|Thomas Rowe Price, Jr.|
|Most Famous For:||Price is considered to be "the father of growth investing." He founded the investment firm T. Rowe Price Associates, Inc.|
Price graduated from
Over time, Price became frustrated by the fact that "the firm did not fully comprehend his definition of growth stocks," so Price founded T. Rowe Price Associates in 1937. At that time, he defied convention by charging fees based on investments that clients had with the firm, not commissions, and always "putting the client's interests first." Price believed that as his clients prospered, the firm would too.
In 1950, he introduced his first mutual fund, the T. Rowe Price Growth Stock Fund. He was the company's CEO until his retirement in the late 1960s. He eventually sold the company in the early 1970s, but the firm retained his name and, today, one of the nation's premier investment houses.
Thomas Rowe Price's investment management philosophy was based on investment discipline, process consistency and fundamental analysis. He pioneered the methodology of growth investing by focusing on well-managed companies in fertile fields whose earnings and dividends were expected to grow faster than inflation and the overall economy. John Train, author of "The Money Masters", says that Price looked for these characteristics in growth companies:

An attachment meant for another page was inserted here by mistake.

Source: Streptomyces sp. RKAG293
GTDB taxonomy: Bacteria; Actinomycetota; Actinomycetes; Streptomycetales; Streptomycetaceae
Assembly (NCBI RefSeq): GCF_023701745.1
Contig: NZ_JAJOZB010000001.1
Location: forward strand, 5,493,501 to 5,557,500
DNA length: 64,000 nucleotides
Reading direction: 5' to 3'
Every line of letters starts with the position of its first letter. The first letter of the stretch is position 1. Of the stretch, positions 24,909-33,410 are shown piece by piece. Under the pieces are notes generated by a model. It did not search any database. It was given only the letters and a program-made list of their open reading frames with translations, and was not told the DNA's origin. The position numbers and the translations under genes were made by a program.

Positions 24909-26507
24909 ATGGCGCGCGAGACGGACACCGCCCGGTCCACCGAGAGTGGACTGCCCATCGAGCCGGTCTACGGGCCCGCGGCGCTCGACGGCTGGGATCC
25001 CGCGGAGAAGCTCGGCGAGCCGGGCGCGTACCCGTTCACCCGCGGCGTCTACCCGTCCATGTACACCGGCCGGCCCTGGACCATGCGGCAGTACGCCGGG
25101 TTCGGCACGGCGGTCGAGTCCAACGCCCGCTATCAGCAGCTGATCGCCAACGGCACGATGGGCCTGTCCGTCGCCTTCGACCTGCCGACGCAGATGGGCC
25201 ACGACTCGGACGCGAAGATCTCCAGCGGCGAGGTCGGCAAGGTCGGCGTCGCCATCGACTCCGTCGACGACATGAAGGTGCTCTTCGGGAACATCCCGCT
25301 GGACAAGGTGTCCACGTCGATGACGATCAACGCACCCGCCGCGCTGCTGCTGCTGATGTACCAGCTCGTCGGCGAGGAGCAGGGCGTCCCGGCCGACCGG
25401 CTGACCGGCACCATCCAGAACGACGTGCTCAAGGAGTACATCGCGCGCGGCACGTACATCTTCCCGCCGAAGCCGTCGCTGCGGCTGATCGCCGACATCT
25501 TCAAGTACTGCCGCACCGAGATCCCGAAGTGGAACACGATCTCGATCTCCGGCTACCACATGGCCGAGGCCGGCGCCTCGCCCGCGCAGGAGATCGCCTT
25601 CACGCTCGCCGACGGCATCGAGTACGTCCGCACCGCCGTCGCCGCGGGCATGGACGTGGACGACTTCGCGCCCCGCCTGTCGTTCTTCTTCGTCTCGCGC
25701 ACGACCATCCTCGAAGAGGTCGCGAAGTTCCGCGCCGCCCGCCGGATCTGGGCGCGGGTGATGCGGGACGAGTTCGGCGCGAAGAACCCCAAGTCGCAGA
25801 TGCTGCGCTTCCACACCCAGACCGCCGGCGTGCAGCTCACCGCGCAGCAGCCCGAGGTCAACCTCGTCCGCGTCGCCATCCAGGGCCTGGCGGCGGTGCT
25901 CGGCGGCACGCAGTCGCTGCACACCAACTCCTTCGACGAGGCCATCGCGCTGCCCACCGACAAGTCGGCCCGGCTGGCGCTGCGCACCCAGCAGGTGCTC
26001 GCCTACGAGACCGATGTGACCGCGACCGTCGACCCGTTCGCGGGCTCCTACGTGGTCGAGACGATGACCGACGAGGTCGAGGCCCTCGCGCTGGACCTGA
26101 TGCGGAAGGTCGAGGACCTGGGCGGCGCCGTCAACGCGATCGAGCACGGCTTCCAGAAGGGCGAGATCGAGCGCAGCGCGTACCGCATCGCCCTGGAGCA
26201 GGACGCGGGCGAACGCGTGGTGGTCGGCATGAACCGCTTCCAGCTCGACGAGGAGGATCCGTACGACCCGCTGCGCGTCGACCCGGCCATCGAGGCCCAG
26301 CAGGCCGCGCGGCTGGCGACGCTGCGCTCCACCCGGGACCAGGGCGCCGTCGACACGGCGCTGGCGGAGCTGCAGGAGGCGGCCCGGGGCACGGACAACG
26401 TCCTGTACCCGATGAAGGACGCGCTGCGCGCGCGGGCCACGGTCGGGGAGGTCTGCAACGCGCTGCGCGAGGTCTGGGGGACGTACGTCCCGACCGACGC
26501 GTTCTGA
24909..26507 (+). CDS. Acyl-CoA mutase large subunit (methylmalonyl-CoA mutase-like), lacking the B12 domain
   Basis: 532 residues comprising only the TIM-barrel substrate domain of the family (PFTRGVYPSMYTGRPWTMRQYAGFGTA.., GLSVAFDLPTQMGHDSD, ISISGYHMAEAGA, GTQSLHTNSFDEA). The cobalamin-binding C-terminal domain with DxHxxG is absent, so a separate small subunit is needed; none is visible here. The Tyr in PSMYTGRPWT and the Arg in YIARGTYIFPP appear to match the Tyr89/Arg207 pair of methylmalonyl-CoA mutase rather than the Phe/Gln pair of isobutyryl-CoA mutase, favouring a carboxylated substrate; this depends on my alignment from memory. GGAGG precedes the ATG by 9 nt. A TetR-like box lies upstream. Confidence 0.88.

- Superior research to develop products and markets.
- A lack of cutthroat competition.
- A comparative immunity from government regulation.
- Low total labor costs, but well-paid employees.
- At least a 10% return on invested capital, sustained high profit margins, and a superior growth of earnings per share.
Price and his firm became extremely successful employing the growth stock approach to buying stocks. By 1965, he had spent almost thirty years as a growth advocate. At that time, many of his favorite stocks became known in the market as "T. Rowe Price stocks." However, by the late '60s, he had become wary of the market's unquestioning enthusiasm for growth stocks – he felt the time had come for investors to change their orientation. He thought price multiples had become unreasonable and decided that the long bull market was over. This is when he began to sell his interests in T. Rowe Price Associates.
By 1973-1974, what Price's forecast took shape and growth stocks fell hard and fast. Much to Price's dismay, his namesake firm barely managed to survive. Obviously, the term, "irrational exuberance" didn't exist in those days, but its destructive force was well appreciated by Thomas Rowe Price.
"It is better to be early than too late in recognizing the passing of one era, the waning of old investment favorites and the advent of a new era affording new opportunities for the investor."
"If we do well for the client, we'll be taken care of."
"Change is the investor's only certainty."
"No one can see ahead three years, let alone five or ten. Competition, new inventions - all kinds of things - can change the situation in twelve months."
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